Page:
Such a toll has a 71 per cent likelihood of occurring, the study states, a prediction determined by averaging three possible scenarios of polar bear reactions to melting sea ice. Three were needed because polar bears are divided into 19 subpopulations across the region and are not all reacting to ice melt in the same way. Some subpopulations have shown declines, some show nutritional stress while others have been observed as being either productive or simply stable.
‘The data used in our study were obtained from long-term research programs on polar bears across their range,’ explains Kristin Laidre, a principal scientist at the Polar Science Center, University of Washington who contributed to the report. One of the three scenarios projected a proportional decline of bears with sea ice. The other two projected losses out of already observed changes to 11 of the 19 subpopulations. ‘Finally, we also used satellite data from NASA to look at the sea ice trends in each subpopulation,’ she says.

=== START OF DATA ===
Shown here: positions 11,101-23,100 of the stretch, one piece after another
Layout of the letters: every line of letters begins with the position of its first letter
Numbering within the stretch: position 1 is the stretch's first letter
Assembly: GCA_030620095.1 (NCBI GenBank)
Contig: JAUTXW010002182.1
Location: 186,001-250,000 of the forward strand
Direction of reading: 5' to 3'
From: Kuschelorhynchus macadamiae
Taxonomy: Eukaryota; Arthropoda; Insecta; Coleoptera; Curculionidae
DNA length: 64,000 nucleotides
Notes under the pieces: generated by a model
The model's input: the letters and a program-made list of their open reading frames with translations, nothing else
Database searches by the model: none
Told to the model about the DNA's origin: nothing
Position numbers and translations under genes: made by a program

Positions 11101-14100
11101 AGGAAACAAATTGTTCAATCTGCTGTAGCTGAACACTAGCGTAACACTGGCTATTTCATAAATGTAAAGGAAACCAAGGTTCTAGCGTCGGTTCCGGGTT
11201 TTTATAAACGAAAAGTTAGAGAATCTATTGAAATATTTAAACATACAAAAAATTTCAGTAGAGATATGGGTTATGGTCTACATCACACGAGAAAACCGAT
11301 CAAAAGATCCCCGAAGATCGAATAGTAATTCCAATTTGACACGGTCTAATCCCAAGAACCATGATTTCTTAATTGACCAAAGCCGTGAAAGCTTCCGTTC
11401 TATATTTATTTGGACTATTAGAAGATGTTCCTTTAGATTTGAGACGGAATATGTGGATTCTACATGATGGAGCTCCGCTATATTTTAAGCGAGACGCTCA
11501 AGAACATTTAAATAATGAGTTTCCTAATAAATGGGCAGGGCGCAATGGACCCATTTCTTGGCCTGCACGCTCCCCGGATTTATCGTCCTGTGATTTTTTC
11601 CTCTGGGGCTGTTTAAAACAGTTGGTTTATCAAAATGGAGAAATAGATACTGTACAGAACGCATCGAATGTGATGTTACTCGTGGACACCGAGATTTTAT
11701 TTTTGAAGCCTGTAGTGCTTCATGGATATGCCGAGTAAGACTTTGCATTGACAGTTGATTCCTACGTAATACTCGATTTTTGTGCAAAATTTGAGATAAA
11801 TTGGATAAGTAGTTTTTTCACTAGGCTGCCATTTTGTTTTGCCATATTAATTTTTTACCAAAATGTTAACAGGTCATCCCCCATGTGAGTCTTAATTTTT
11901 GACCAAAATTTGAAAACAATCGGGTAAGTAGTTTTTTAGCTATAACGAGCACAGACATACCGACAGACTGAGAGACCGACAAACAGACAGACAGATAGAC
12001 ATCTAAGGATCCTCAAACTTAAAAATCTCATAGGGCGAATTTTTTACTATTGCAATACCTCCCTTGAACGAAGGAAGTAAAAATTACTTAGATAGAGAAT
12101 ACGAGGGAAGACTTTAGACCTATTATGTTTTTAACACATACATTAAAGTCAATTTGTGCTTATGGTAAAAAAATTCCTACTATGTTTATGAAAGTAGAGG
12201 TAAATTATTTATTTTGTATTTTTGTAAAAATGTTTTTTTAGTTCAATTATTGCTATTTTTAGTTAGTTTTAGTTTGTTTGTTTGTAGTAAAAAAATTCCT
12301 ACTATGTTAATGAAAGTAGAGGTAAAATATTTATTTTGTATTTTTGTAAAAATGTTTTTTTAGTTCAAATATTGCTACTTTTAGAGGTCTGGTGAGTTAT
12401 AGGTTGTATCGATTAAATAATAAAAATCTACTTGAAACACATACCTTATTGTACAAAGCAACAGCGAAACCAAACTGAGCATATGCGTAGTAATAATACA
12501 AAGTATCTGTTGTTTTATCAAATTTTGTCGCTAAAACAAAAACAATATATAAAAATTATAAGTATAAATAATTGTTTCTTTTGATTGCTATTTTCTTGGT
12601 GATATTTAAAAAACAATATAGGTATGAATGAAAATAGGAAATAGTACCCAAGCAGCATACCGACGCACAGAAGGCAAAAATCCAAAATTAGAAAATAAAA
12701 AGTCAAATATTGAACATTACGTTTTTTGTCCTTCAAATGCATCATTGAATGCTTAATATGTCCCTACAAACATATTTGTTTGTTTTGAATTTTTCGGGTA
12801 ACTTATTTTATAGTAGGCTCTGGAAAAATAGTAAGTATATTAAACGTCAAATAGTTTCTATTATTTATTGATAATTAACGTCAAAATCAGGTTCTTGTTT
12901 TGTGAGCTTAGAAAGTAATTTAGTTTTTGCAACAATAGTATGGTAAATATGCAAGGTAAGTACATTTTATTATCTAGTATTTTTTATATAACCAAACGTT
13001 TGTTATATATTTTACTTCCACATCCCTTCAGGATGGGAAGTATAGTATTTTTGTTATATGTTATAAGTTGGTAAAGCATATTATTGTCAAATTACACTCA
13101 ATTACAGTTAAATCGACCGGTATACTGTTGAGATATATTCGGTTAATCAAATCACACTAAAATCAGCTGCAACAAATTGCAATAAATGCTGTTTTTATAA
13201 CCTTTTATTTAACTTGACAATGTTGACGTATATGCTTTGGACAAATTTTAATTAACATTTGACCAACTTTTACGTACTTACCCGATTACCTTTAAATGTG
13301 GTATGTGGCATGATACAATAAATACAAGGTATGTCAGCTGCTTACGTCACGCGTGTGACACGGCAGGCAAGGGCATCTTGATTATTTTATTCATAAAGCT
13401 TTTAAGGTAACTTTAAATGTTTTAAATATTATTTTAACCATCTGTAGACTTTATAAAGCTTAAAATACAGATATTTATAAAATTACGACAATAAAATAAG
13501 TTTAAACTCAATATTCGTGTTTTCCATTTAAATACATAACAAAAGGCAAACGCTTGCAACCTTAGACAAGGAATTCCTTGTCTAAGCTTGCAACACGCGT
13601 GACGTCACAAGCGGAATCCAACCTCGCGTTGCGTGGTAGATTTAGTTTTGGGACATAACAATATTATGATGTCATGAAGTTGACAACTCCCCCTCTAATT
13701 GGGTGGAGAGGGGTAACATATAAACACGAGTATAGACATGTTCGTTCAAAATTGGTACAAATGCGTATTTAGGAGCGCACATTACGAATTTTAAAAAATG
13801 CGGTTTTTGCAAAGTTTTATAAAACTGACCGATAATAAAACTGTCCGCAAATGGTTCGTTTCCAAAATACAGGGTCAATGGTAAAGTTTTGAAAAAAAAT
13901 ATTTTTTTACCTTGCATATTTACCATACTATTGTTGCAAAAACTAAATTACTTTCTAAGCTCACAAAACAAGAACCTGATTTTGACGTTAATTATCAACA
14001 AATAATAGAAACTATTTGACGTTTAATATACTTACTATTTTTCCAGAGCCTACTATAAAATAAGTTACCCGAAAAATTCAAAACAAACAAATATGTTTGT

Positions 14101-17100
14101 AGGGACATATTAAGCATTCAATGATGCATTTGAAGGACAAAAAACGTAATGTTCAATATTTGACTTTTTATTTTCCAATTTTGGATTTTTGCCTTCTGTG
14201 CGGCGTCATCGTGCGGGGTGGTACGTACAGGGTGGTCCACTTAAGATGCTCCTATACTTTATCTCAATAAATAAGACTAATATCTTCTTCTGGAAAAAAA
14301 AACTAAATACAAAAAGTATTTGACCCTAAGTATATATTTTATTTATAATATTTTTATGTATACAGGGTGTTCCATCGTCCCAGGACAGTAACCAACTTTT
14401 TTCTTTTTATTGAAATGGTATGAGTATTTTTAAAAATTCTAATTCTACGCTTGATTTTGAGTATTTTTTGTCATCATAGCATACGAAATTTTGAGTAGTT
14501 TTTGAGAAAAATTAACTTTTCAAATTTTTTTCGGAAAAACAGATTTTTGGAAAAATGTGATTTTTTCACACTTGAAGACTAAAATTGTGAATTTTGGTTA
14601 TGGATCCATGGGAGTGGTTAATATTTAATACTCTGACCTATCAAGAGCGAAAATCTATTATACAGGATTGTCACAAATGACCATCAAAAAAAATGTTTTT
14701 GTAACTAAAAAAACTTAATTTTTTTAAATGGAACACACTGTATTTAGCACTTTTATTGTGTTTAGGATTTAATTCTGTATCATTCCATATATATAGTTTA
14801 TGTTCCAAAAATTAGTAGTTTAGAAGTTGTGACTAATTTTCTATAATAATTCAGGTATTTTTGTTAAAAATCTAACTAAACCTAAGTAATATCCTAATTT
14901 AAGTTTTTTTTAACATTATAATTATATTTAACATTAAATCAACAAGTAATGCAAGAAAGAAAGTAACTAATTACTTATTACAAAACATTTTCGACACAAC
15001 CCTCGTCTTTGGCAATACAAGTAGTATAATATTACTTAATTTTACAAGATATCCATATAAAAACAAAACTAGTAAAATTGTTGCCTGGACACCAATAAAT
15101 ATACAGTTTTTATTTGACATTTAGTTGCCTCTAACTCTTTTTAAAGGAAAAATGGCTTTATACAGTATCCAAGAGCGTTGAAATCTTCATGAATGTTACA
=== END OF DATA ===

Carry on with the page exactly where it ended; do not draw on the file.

Polar bears use platforms of sea ice to hunt for seals. Because they hunt little else, reductions in sea ice can seriously impact their nutrition and the survival rate of cubs. The satellite data revealed that ice cover has declined in all 19 of these subpopulation ranges over the last 35 years. ‘Anthropogenic climate change is the primary threat to the species because, over the long-term, global temperatures will increase and Arctic sea ice will decrease as long as atmospheric greenhouse gas concentrations continue to rise,’ the report states.
It concludes that its results are consistent with the polar bear having an IUCN listing of ‘vulnerable’.